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A numerical study of finite element calculations for incompressible materials under applied boundary displacementsNagarkal Venkatakrishnaiah, Vinay Kumar 23 August 2006
In this thesis, numerical experiments are performed to test the numerical stability of the finite element method for analyzing incompressible materials from boundary displacements. The significance of the study relies on the fact that incompressibility, or density preservation during deformation, is an important property of materials such as rubber and soft tissue.<p>It is well known that the finite element analysis (FEA) of incompressible materials is less straightforward than for materials which are compressible. The FEA of incompressible materials using the usual displacement based finite element method results in an unstable solution for the stress field. Hence, a different formulation called the mixed up formulation (u displacement, p pressure) is used for the analysis. The up formulation results in a stable solution but only when the forces and/or stress tractions acting on the structure are known. There are, however, certain situations in the real world where the forces or stress tractions acting on the structure are unknown, but the deformation (i.e. displacements) due to the forces can be measured. One example is the stress analysis of soft tissues. High resolution images of initial and deformed states of a tissue can be used to obtain the displacements along the boundary. In such cases, the only inputs to the finite element method are the structural geometry, material properties, and boundary displacements. When finite element analysis of incompressible materials with displacement boundary conditions is performed, even the mixed up formulation results in highly unstable calculations of the stress field. Here, a hypothesis for solving this problem is developed and tested. Theories of linear and nonlinear stress analysis are reviewed to demonstrate that it may be possible to determine the von Mises stress uniquely in spite of the numerical instability inherent in the calculations.<p>To validate this concept, four different numerical examples representing different deformation processes are considered using ANSYS®: a plate in simple shear; expansion of a thickwalled cylinder; a plate in uniform strain; and Cooks membrane. Numerical results show that, unlike the normal stress components Sx, Sy, and Sz, the calculated values of the von Mises stress are reasonably accurate if measurement errors in the displacement data are small. As the measurement error increases, the error in the von Mises stress increases approximately linearly for linear problems, but can become unacceptably large in nonlinear cases, to the point where solution process encounter fatal errors. A quasiDirichlet patch test in association with this problem is also introduced.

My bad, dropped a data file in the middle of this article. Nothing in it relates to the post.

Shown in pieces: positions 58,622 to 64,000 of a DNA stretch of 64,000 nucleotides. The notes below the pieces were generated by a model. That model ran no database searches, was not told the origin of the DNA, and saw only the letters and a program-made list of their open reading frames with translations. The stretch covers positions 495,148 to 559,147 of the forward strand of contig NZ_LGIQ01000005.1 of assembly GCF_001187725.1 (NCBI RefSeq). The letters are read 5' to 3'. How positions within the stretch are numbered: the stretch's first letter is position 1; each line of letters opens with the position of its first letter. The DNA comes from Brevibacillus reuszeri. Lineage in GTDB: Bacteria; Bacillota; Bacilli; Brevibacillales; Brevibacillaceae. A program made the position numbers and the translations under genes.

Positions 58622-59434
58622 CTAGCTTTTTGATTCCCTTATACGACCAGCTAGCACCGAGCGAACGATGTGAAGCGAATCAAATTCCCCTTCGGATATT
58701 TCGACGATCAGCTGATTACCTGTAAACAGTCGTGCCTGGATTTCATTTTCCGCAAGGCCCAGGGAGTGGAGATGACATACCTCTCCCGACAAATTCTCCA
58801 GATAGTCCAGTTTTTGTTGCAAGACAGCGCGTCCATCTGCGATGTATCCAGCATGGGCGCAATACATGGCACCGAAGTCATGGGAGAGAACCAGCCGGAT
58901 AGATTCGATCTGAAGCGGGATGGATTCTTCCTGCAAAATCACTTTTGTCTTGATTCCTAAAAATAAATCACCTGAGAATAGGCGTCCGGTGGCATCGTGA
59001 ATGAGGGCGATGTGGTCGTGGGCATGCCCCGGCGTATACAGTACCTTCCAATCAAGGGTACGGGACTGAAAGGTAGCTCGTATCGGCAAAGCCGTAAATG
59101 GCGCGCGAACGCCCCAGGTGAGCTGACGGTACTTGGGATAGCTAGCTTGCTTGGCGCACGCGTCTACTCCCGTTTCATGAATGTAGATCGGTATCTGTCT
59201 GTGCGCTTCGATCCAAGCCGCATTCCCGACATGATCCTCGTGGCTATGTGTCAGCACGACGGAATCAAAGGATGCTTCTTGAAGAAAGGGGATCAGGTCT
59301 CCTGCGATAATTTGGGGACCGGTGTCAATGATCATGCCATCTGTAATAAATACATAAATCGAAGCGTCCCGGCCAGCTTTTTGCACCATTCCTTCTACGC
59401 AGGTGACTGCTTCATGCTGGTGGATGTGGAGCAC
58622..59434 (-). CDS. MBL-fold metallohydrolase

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A numerical study of finite element calculations for incompressible materials under applied boundary displacementsNagarkal Venkatakrishnaiah, Vinay Kumar 23 August 2006 (has links)